Monday, December 29, 2008

An ode to Nigella: brine your turkey (...or else)

I've got to hand it to her.
Nigella came up trumps.

I bought her
glossy, shiny Christmas book and loved browsing through the gleaming pages. But I didn't actually think that I'd cook that many things from it. After all, I thought, it is almost more lifestyle magazine than cook book. Don't get me wrong, a huge part of me wanted to be the person who made edible Christmas presents and tied them up with perfect ribbons. I wanted to lay out a 'Welcome Table' for hoards of glamorous guests. I even considered buying a silky red negligée so that I could waft round the kitchen in a similar state of seasonal undress. But in reality, I knew that food-splattered apron and furrowed brow are more my style when catering for the masses.

In all honesty, I also wasn't sure that I liked the sound of that many of the recipes. They were all just a bit too.... Christmassy!

Whilst I'm all for festive kitsch (plastic holly on top of the brandy butter is a MUST), I'm just not sure that I want cranberries with everything. I'm not certain that I want my gravy to be flavoured with festive spices or that a rib of beef really needs Stilton gravy in order to make it more... seasonal. Just call me Scrooge.

But I'm taking it all back. I've made at least six things from this book and I've loved them all. First there were the Christmas tree biscuits. Brilliant. Next up were the mince pies. Or rather the pastry for her mince pies. Perfectly crisp and lovely. Then there were the sprouts with chestnuts and pancetta. Finally, sprouts that I was happy to eat. I even had seconds. Please note: this has never happened before! There was also the superb turkey hash that I cooked up with some of the leftover turkey. A messy medley of turkey, onions, olives, red peppers, almonds and other bits all bound together with a creamy sauce - it sounds a bit... unlikely, but it was a huge hit. We all had seconds.

However, the biggest hit by far was the turkey. I don't think that I'll ever cook turkey another way now that I've discovered brining. In her red-and-green-themed tome, Nigella does insist that this is the very best way to deal with turkey. In fact, she even goes as far to say that she will not rest until she's convinced every last one of us. Consider me one of her little messengers.

I was skeptical as I filled the huge bucket with water, salt and festive spices. I launched the turkey into its colourful sea, popped the lid on and set it outside overnight.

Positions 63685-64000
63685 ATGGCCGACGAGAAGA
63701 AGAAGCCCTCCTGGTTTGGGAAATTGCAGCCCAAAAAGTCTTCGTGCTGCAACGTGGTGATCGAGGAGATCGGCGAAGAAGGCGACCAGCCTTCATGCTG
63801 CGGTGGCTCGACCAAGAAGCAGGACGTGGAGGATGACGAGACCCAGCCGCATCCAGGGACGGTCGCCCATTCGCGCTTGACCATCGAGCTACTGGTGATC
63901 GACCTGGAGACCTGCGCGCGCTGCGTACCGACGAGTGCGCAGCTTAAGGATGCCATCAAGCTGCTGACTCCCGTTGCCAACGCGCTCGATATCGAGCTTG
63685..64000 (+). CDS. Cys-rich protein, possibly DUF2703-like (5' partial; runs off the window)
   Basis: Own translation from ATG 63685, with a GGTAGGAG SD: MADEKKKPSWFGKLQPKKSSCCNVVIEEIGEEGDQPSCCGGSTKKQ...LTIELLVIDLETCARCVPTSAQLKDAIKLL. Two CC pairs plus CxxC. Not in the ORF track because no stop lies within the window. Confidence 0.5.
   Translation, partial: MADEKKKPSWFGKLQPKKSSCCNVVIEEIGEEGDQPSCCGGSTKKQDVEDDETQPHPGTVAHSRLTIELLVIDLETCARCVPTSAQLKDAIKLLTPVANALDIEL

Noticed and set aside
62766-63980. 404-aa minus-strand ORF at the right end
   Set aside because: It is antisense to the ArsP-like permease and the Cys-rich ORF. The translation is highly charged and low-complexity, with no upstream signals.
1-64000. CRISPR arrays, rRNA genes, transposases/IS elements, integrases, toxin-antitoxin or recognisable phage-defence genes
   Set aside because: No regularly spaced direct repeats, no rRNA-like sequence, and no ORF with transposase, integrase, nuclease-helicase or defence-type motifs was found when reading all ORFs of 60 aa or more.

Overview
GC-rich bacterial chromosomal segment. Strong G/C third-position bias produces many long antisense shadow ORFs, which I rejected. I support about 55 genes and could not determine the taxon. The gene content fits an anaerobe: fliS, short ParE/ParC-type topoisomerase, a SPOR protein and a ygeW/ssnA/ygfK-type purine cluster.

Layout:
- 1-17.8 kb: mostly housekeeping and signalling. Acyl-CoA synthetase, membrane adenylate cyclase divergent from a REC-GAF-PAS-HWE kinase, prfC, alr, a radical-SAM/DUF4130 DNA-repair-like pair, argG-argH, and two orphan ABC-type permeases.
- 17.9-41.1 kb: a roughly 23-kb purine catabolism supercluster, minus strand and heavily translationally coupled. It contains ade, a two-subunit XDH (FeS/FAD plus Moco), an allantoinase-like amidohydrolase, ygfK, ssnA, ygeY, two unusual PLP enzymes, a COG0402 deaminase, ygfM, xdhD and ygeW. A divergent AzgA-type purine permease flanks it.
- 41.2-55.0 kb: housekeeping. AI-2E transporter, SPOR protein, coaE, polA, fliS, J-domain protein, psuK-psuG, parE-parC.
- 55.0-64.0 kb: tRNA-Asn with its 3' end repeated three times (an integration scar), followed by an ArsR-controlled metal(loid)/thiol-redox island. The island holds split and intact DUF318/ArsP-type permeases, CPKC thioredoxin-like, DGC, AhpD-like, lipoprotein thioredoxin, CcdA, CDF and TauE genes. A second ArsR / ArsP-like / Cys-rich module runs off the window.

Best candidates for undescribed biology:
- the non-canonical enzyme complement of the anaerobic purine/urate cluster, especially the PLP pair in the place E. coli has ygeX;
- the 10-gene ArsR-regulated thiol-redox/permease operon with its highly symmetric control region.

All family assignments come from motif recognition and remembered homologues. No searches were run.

There is one major downside to this brining method as far as I can see and it is this: there is work to do on Christmas morning. I usually like to get the turkey oven-ready on Christmas Eve so that all that needs doing in the morning is pop it in the oven, leaving us time to open stockings, go to church, drink Champagne and open other presents before lunch. You'll note that all those handy time-plans found in food magazines at this time of year leave no time for any festivities other than cooking. In our household (especially with young children around), things simply can't work this way! So, I set the alarm a little early and snuck down to the kitchen with my mother to haul the bird out of its brine, dry it off, stuff it, cover the breast with bacon and lay it on top of a bed of chopped vegetables.

You may think that you don't want this extra hassle on Christmas morning. Now that I've tasted a brined bird, I'm certain that I don't give a hoot. The meat was wonderfully succulent and juicy. My (extremely particular) father even declared it the best he'd ever eaten. Anyone reading who happens to know my father will know what this means. 'Extremely particular'? I'm being polite.

Anyway, not only was our bird tasting good when it had just been cooked, but it was even delicious and moist when cold.

I didn't follow her cooking method post-brining, choosing instead to go with the method that worked well last year. I pushed butter under the skin of the breast and then covered with streaky bacon. I then sat the bird on a bed of chopped onions, carrots and celery and roasted at a high temperature for the first half hour. I then poured half a bottle of white wine into the roasting tray and covered to lot with a foil tent. At the end I removed the tent to brown the skin. The juices, mingled with the wine and vegetables made for an excellent base for the gravy along with giblet stock.